>
        >
        > repost to be careful about copyrighted material.
        >
        > [Default] On Sun, 26 Oct 2008 02:36:13 -0000, "shane_digital"
        > <shane_digital@...> wrote:
        >
        > >MIT Energy Storage Discovery Could Lead to `Unlimited' Solar Power
        > >
        > >Written by Andrew Williams
        > >Published on October 25th, 2008
        > >4 Comments
        > >Posted in solar energy
        > >
        > >Researchers at Massachusetts Institute of Technology (MIT) have
        > >discovered a new way of storing energy from sunlight that could
        lead
        > >to `unlimited' solar power.
        >
        > [...]
        >
        > >http://cleantechnica.com/2008/10/25/mit-energy-storage-discovery-
        could-lead-to-unlimited-solar-power/
        >
      • murdoch
        I have always thought that to some extent the answer is in front of us, in the form of simple hydrocarbons and alcohols and the like. They are more easily
        Message 3 of 9 , Jan 4, 2009
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          I have always thought that to some extent the answer is in front of
          us, in the form of simple hydrocarbons and alcohols and the like. They
          are more easily stored than Hydrogen.

          Would it be impossible to solar energy not into the form of hydrogen
          but into those simple molecules, as nature ultimately does with
          photosynthesis? Aren't such molecules a way to store some of the
          energy we are thinking of when we see energy stored in H2?



          [Default] On Sat, 3 Jan 2009 09:52:07 -0800 (PST), Lee Dekker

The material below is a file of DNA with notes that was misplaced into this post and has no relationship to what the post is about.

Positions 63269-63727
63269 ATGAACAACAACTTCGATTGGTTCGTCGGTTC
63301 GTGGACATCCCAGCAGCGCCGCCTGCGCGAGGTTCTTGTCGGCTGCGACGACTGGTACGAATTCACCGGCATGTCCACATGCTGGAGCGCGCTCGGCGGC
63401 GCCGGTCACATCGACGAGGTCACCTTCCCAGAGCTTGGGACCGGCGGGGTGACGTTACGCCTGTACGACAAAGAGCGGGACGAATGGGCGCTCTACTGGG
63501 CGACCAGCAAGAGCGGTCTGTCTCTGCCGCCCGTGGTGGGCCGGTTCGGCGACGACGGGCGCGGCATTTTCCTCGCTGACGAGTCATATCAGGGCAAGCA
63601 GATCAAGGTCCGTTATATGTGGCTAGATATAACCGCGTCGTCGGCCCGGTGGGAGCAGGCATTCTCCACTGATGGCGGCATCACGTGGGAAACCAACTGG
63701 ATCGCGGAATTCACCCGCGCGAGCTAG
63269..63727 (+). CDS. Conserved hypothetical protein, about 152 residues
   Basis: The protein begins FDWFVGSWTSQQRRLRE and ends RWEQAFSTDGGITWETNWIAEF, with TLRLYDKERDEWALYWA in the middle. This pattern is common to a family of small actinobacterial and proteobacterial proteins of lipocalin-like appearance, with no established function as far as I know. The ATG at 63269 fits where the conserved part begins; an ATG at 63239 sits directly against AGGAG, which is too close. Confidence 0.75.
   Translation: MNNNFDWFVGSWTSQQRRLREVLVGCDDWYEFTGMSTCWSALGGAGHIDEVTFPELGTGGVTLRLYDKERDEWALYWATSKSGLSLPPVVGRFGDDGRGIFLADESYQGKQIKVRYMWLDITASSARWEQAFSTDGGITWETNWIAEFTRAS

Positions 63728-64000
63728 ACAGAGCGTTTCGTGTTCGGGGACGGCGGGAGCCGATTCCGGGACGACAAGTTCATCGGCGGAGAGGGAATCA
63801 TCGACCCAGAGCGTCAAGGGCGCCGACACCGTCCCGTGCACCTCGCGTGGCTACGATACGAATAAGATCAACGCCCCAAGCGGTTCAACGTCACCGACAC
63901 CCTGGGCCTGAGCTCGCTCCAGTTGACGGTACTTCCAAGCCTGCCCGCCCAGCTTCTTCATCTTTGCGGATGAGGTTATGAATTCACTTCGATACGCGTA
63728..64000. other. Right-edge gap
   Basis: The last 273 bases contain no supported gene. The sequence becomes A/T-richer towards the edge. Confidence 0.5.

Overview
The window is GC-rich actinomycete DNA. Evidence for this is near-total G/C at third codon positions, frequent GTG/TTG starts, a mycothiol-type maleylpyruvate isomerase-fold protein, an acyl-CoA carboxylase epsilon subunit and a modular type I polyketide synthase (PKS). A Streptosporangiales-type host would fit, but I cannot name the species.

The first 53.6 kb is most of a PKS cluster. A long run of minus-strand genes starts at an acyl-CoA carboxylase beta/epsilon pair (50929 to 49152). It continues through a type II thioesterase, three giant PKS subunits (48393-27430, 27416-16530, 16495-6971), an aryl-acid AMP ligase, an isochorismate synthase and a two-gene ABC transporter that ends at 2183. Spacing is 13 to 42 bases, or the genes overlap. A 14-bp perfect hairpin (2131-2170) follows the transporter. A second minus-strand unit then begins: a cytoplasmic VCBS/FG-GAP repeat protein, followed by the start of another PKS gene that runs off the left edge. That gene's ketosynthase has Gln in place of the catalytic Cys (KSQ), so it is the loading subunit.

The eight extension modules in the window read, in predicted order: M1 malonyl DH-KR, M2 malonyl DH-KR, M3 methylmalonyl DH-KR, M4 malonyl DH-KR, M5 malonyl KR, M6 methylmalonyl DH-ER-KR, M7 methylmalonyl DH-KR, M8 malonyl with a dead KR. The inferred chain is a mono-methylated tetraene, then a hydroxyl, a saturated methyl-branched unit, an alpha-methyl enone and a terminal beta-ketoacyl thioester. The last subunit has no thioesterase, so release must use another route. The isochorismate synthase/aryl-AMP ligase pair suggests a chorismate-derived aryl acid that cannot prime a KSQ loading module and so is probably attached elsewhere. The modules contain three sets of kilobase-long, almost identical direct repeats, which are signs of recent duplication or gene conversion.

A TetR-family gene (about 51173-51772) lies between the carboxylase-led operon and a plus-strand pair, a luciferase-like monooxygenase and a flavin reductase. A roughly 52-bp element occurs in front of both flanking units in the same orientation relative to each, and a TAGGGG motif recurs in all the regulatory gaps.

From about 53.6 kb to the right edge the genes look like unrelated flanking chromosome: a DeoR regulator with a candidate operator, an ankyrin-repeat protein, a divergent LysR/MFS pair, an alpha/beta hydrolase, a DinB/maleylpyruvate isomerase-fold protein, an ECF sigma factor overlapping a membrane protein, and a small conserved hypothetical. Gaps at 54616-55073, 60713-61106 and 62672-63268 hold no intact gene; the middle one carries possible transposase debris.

<heprv@...> wrote:

          >Looks like no more then an improved way to make hydrogen. The storage, transportation and conversion issues associated with hydrogen appear to remain unchanged.
          >
          >You can't make gasoline on your roof.
          >
          >
          >--- On Sat, 1/3/09, murdoch <murdoch@...> wrote:
          >
          >> From: murdoch <murdoch@...>
          >> Subject: Re: [future-fuels-and-vehicles] MIT Energy Storage Discovery Could Lead to ‘Unlimited’ Solar Power
          >> To: future-fuels-and-vehicles@yahoogroups.com
          >> Date: Saturday, January 3, 2009, 8:46 AM
          >> repost to be careful about copyrighted material.
          >>
          >> [Default] On Sun, 26 Oct 2008 02:36:13 -0000,
          >> "shane_digital"
          >> <shane_digital@...> wrote:
          >>
          >> >MIT Energy Storage Discovery Could Lead to
          >> `Unlimited' Solar Power
          >> >
          >> >Written by Andrew Williams
          >> >Published on October 25th, 2008
          >> >4 Comments
          >> >Posted in solar energy
          >> >
          >> >Researchers at Massachusetts Institute of Technology
          >> (MIT) have
          >> >discovered a new way of storing energy from sunlight
          >> that could lead
          >> >to `unlimited' solar power.
          >>
          >> [...]
          >>